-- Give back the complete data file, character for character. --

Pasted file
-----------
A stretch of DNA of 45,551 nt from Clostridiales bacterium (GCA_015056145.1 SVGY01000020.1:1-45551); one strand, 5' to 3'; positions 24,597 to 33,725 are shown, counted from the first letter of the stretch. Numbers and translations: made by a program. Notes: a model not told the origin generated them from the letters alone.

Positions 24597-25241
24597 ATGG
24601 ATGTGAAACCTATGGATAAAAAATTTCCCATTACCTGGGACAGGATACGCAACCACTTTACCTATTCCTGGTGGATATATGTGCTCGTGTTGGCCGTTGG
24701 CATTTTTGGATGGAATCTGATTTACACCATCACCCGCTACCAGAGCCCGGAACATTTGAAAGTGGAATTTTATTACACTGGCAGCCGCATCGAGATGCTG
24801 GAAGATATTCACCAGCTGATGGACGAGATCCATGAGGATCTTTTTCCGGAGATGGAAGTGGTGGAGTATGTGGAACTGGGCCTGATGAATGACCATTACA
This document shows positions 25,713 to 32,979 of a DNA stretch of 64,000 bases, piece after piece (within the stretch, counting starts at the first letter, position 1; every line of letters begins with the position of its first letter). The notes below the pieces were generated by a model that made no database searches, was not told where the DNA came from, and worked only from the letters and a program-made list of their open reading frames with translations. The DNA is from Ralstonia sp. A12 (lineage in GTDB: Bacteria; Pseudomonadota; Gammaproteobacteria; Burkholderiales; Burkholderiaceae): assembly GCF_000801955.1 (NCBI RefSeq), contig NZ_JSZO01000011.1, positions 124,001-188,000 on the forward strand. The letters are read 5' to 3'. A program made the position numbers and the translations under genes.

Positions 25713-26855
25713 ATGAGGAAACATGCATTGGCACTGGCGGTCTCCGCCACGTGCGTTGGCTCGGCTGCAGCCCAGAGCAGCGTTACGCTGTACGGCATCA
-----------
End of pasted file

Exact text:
A stretch of DNA of 45,551 nt from Clostridiales bacterium (GCA_015056145.1 SVGY01000020.1:1-45551); one strand, 5' to 3'; positions 24,597 to 33,725 are shown, counted from the first letter of the stretch. Numbers and translations: made by a program. Notes: a model not told the origin generated them from the letters alone.

Positions 24597-25241
24597 ATGG
24601 ATGTGAAACCTATGGATAAAAAATTTCCCATTACCTGGGACAGGATACGCAACCACTTTACCTATTCCTGGTGGATATATGTGCTCGTGTTGGCCGTTGG
24701 CATTTTTGGATGGAATCTGATTTACACCATCACCCGCTACCAGAGCCCGGAACATTTGAAAGTGGAATTTTATTACACTGGCAGCCGCATCGAGATGCTG
24801 GAAGATATTCACCAGCTGATGGACGAGATCCATGAGGATCTTTTTCCGGAGATGGAAGTGGTGGAGTATGTGGAACTGGGCCTGATGAATGACCATTACA
This document shows positions 25,713 to 32,979 of a DNA stretch of 64,000 bases, piece after piece (within the stretch, counting starts at the first letter, position 1; every line of letters begins with the position of its first letter). The notes below the pieces were generated by a model that made no database searches, was not told where the DNA came from, and worked only from the letters and a program-made list of their open reading frames with translations. The DNA is from Ralstonia sp. A12 (lineage in GTDB: Bacteria; Pseudomonadota; Gammaproteobacteria; Burkholderiales; Burkholderiaceae): assembly GCF_000801955.1 (NCBI RefSeq), contig NZ_JSZO01000011.1, positions 124,001-188,000 on the forward strand. The letters are read 5' to 3'. A program made the position numbers and the translations under genes.

Positions 25713-26855
25713 ATGAGGAAACATGCATTGGCACTGGCGGTCTCCGCCACGTGCGTTGGCTCGGCTGCAGCCCAGAGCAGCGTTACGCTGTACGGCATCA